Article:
I did not receive a response to my application, which stung a little, but was something of a relief:  a full-time job could be hard to juggle with the parts of my life that are working well- studying with BR two nights a week, and my little job, and there was a certain “been there, done that” aspect to the job. Ideally, I’d  come up with something that allowed me to set my schedule around my existing commitments, and give me room to grow. This train of thought pulled up right back where I started last year: mitigation specialist, certified mediator, private investigator, graduate student, freelance writer. All highly acceptable options, but how feasible? Time to start getting serious again.

About two weeks ago, I received a LinkedIn invitation from my prospective contact.  Had I sent the message after all? I couldn’t find it, and decided I was becoming just that much more senile. I happily responded to the invitation, promising myself to contact her after the in-laws left. Before I got to it, she sent me a note today, saying she’d found my profile on LinkedIn, that she was interested in moving to California and hoping I might be able to offer her some information on how things are done there. She offered to provide any information I might need about working here. I expect we will meet for coffee soon. I am still grinning at the cosmic symmetry.

Good thing, too, since I am making a very small fraction of what I used to earn. I’ve been at my part-time job for four months now, and I have decided that I am enjoying it. Recently, my boss asked me, in a teasing way, “Isn’t this more fun than your old job?” I answered truthfully that they were both very fun, but very different.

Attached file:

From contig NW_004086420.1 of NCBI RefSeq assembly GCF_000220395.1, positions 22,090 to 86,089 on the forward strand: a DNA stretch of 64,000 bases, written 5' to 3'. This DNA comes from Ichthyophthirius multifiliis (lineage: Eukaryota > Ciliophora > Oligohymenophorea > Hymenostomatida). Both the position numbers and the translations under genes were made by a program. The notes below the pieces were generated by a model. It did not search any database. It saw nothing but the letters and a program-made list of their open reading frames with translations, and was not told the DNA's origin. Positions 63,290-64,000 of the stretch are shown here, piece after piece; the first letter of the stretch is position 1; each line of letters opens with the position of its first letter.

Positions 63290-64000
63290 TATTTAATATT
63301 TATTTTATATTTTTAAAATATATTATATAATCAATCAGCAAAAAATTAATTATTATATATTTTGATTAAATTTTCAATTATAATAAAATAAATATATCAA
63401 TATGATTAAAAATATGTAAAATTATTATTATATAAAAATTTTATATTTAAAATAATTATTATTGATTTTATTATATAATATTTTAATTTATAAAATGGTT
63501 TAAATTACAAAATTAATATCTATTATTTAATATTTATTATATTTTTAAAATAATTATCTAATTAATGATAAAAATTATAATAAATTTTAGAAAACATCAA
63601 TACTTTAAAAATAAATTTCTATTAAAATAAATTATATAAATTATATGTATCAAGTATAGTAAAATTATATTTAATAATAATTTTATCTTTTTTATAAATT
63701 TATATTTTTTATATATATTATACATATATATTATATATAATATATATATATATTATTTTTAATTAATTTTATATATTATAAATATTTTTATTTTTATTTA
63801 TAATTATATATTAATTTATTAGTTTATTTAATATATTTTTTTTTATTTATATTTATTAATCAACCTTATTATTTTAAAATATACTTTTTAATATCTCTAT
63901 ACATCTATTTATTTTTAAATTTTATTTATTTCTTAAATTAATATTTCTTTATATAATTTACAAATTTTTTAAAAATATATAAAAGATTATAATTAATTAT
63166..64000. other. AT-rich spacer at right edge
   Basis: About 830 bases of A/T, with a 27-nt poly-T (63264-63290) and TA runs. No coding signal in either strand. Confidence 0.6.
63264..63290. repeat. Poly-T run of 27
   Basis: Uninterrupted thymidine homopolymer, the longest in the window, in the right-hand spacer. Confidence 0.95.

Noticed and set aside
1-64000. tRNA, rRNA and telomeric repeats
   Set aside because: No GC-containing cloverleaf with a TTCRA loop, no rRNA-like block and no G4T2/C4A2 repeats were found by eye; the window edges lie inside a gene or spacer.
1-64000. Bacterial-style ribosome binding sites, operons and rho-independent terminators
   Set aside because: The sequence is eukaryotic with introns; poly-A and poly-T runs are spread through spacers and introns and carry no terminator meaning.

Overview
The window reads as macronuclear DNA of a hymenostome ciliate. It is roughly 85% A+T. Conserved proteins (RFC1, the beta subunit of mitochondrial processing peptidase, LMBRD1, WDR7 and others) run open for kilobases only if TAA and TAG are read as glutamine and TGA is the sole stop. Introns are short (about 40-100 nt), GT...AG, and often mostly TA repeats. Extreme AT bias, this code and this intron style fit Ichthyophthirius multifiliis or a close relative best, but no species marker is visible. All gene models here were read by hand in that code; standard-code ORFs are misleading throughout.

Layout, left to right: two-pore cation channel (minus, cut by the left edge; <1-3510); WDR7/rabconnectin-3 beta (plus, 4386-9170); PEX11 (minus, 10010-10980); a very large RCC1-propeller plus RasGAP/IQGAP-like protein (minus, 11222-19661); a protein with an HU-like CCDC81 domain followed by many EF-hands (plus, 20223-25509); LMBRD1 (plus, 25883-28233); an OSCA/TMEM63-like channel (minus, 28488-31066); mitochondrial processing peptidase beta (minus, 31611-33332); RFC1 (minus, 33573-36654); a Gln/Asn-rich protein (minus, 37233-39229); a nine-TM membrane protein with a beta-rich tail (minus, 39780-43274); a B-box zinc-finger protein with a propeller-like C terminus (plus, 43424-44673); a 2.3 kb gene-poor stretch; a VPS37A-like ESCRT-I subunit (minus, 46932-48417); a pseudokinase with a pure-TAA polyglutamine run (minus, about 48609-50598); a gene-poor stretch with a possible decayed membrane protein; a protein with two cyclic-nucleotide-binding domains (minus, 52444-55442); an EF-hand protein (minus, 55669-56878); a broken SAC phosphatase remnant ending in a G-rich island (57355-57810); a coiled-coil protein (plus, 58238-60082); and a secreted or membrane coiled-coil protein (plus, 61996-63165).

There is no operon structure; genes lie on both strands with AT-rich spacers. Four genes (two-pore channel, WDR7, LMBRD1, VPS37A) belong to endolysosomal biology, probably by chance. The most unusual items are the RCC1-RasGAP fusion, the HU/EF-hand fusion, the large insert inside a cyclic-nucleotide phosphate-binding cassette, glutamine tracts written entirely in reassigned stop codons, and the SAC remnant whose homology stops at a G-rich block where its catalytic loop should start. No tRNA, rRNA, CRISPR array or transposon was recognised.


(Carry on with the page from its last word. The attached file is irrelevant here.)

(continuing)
The first couple of months were rough; I did not work many hours, and it seemed to me that I was forgetting everything I was being taught between shifts. I was shocked to realize I was finding my “little job” to be so stressful.  I’d been a criminal defense investigator, for crying out loud- going to the projects of San Francisco alone after dark, serving subpoenas on hostile witnesses- I was dealing with people at the worst times of their lives- how in the world was working a few hours a week in retail making me anxious?

I worked in retail off and on during my twenties, and felt I could easily manage it again. I had worked through my questions of whether I could be comfortable in such a controlled environment after the autonomy and responsibility I’d had during the last 25 years of my working life. I realized that I am not defined by my job title or my paycheck, and carefully considered where I might enjoy working. I applied at only two stores: a clothing store and a home furnishing store. My logic was that there was no point working anywhere I would not want to use my discount. This way I could either refurbish my wardrobe or refurnish my house, however slowly.

I did not hear from the clothing store (too bad for you, J.Crew!) I re-entered the time clock world in January. After adjusting to the changes in retail technology (computerized registers and inventory control, walkie-talkies and headsets) and generally getting the hang of things, I am having fun. I realized that a large part of my stress had less to do with the job, and much more to do with not feeling competent at what I was doing. I knew that feeling would pass with time, and it has. I remembered that even a menial task is more fun when attacked with enthusiasm, and made a conscious decision to give what I do my best effort, even if it is polishing shelves of glassware or restocking candles.